getting out of my comfort {food} zone

i like to think that i have a pretty decent memory. i can remember lyrics to songs after only one listen, recall stories or just random tidbits of conversation from months ago, and just generally remember random facts that are of no use in my life.

because of this, i can distinctly remember when i started disliking {read: HATING, refusing to eat, etc} certain foods. most of these foods are vegetables, and most of the hatred started when i was a wee babe.

it was one day in preschool when cooked spinach was forced upon us, in an effort to get us to try new foods as 3 and 4 year olds. i’d probably had it before, but for some reason, the way they cooked and presented it to us kids, i took one bite and was immediately repulsed. i also remember screaming fits about squash, and especially asparagus. to this day, i refuse to eat asparagus. my parents always made me eat 3 bites of whatever vegetable it was, and by the third bite i was usually ready to vom. my hatred of squash included almost all orange vegetables, save for carrots, which i will eat dozens of because they are TASTY.

in general, i’m just a fruit person more than i am a vegetable person. sure, i like all the regular veggies: carrots, tomatoes, broccoli, cucumbers, and cauliflower, but i don’t really venture outside of these too much. i just find new ways to make them.

which is why it came as a shock to even myself that i found that this recipe tickled my fancy, and even more so that i was determined to make it the day after it was shared with me (thanks again, eliz!)

i randomly had all of the ingredients, which was perfect since in my house we’ve enacted operation-use-everything-in-the-pantry-and-freezer before we move. this recipe got a few random things out of the pantry, made quite a few servings/meals, and was SO TASTY to boot.

so when i was telling my parents about it during our weekly sunday call, i heard my mom shout, “she ate a sweet potato???”

yes, yes i did. and i gutted that thing like it was my very last meal.

wilting the greens

braisin'!!!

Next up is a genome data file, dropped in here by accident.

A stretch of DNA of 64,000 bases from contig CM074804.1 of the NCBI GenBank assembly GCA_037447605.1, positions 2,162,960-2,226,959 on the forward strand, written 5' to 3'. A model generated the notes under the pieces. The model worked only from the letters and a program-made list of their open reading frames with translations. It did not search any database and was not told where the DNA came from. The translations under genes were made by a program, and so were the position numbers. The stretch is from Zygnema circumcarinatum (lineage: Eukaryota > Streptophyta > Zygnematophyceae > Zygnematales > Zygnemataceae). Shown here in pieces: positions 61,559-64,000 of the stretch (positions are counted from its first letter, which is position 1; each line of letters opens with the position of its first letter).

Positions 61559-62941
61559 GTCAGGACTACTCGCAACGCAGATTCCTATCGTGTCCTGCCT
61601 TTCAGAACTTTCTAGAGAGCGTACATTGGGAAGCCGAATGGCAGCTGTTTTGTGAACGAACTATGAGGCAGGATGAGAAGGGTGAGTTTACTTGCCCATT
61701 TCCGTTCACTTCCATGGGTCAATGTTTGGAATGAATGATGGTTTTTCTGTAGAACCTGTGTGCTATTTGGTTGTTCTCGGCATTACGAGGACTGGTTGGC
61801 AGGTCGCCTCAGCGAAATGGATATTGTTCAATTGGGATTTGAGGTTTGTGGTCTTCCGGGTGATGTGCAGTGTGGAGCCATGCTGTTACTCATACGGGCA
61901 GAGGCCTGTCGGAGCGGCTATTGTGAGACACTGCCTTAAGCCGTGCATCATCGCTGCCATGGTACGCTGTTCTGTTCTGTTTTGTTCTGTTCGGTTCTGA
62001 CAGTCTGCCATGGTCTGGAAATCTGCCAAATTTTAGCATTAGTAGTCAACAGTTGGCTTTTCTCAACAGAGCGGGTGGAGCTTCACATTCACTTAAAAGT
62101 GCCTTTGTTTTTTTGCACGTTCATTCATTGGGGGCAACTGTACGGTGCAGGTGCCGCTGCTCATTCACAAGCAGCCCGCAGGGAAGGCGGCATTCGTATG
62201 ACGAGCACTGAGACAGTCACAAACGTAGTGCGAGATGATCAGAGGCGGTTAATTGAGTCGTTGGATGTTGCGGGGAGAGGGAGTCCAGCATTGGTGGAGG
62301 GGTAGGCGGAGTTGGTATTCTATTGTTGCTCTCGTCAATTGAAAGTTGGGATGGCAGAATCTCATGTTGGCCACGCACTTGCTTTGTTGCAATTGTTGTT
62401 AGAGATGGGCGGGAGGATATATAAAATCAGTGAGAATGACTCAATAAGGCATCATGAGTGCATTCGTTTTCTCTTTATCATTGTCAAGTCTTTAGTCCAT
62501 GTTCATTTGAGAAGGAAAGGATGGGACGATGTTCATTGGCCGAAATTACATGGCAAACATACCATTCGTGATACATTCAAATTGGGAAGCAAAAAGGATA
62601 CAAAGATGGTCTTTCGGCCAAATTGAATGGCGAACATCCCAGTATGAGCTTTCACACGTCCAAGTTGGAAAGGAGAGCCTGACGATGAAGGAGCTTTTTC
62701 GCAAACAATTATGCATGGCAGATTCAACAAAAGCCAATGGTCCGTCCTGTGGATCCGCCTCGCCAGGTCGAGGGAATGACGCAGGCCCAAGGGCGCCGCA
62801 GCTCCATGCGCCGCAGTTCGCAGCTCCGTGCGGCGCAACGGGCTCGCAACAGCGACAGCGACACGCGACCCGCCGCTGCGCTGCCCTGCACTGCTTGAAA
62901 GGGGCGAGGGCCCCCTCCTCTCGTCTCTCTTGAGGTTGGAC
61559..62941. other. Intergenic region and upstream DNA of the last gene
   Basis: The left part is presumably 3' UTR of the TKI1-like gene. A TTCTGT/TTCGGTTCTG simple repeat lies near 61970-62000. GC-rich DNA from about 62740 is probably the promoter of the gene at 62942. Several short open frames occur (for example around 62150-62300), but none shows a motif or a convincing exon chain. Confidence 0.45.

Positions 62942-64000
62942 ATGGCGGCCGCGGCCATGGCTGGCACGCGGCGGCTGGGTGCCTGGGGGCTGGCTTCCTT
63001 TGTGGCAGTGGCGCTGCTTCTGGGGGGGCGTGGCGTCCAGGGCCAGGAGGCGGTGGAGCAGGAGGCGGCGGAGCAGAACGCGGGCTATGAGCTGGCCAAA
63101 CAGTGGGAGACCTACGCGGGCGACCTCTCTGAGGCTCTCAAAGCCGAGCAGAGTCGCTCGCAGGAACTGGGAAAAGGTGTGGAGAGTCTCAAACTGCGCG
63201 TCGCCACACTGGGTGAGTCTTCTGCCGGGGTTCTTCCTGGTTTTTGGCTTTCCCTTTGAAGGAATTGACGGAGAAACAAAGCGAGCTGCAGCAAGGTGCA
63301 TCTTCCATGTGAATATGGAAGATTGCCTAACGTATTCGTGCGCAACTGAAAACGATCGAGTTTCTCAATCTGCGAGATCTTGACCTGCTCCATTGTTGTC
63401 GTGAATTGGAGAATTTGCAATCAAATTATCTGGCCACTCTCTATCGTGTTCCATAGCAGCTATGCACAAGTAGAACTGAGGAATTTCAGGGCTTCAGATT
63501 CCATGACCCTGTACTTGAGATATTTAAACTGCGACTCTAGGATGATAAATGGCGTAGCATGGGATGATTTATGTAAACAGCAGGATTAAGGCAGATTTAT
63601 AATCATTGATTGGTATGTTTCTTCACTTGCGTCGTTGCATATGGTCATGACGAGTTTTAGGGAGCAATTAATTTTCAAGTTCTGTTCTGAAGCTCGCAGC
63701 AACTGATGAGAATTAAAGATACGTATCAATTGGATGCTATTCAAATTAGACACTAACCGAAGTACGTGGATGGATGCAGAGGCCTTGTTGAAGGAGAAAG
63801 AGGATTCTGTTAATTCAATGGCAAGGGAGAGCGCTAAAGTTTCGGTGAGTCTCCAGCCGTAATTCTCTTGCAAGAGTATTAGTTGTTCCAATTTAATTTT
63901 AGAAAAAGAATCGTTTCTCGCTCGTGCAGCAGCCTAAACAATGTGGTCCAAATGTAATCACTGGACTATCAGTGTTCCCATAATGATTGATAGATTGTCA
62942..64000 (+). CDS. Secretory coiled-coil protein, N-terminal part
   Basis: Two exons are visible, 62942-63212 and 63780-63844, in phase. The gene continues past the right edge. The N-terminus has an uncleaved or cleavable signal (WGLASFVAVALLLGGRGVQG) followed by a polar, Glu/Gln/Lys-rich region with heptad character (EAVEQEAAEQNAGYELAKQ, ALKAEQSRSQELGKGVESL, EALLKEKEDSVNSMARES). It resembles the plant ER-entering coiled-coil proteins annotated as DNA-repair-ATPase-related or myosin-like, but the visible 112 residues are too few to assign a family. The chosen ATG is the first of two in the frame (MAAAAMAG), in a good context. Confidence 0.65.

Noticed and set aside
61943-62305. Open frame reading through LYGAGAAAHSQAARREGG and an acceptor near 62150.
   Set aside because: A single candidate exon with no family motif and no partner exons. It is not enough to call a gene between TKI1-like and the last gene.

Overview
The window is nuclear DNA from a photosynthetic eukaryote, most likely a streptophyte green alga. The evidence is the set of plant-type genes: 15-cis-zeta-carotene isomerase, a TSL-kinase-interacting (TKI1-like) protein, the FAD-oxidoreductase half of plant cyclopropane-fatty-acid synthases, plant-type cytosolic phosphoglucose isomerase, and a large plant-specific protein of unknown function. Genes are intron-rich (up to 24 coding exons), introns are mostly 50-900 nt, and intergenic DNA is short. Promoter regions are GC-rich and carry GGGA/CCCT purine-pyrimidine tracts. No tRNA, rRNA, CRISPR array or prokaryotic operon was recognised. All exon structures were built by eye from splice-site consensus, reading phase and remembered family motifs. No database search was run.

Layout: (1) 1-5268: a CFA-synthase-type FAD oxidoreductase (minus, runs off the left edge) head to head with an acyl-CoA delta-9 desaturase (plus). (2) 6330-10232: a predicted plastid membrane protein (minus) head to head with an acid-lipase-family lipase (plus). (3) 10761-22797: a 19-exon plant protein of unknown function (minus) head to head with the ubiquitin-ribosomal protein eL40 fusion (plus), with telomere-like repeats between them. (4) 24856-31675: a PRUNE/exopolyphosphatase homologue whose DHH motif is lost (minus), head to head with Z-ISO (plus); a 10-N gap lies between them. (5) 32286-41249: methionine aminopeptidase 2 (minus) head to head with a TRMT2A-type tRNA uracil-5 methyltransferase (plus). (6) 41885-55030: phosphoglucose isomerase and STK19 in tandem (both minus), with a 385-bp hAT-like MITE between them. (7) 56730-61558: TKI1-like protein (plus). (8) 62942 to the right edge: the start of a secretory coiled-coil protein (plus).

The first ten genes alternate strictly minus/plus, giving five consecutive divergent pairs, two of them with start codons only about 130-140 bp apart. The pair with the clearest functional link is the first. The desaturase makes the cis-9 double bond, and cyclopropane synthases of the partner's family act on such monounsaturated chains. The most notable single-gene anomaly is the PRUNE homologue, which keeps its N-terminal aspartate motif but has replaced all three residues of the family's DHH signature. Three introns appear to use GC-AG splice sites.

ta da! i CAN cook, when i put my mind to it

i ended up eating one half of the sweet potato and saved the other half for madeline to try. i also whipped up some TJ’s whole wheat couscous to have with it for lunch today, which was delicious as well.

mmmm tasty

i’m hoping this is the beginning of a very fun journey for me. living with two big foodies, i see them concoct lots of fun dishes, but usually never have the courage to try it for myself. BUT, if this new version of myself who willingly eats sweet potatoes and cooked spinach and runs hilly half marathons can do this, i can certainly expand my skills in the kitchen, right??

here’s the recipe if you’re too lazy to click over:

Braised Coconut Spinach & Chickpeas with Lemon
serves 4 as a main dish or 6 as a side

(as seen on the kitchn – i take NO credit!)

2 teaspoons oil or ghee
1 small yellow onion
4 large cloves garlic, peeled and minced
1 tablespoon grated ginger, from a 3-inch piece
1/2 cup sun-dried tomatoes, chopped
1 large lemon, zested and juiced (about 2 tablespoons juice)
1 dried hot red pepper or dash of red pepper flakes (optional)
15-ounce can chickpeas, drained
1 pound baby spinach
14-ounce can coconut milk
1 teaspoon salt, or to taste
1 teaspoon ground ginger

To serve:
Whole roasted sweet potatoes
Cilantro leaves, to garnish
Toasted unsweetened coconut, to garnish

Heat the oil or ghee in a large, deep Dutch oven or heavy pot over medium-high heat. Add the onion and cook for about 5 minutes, or until the onion is beginning to brown. Add the garlic, ginger, sun-dried tomatoes, lemon zest and red pepper, if using. Cook for 3 minutes, stirring frequently.

Add the chickpeas and cook over high heat for a few minutes or until the chickpeas are beginning to turn golden and they are coated with the onion and garlic mixture.

Toss in the spinach, one handful at a time. This will take about 5 minutes; stir in a handful or two and wait for it to wilt down and make room in the pot before adding the next handful. When all the spinach has been stirred in, pour in the coconut milk and stir in the salt, ground ginger, and lemon juice. Bring to a simmer then turn down the heat and cook for 10 minutes or until the chickpeas are warm through. Taste and add more salt and lemon juice, if necessary.

Serve hot over roasted sweet potatoes, with cilantro leaves and toasted unsweetened coconut to garnish.

Serving note: This is thick enough to eat on its own with a fork; it’s not terribly soupy. But it’s saucy enough to eat over pasta, rice, brown rice, quinoa, or another grain. (note from my friend elizabeth – also delicious with parmesan or blue cheese sprinkled in)

p.s. if you’re a big fan of chickpeas like i am, i blogged about this pesto tomato chickpea soup i made, too.

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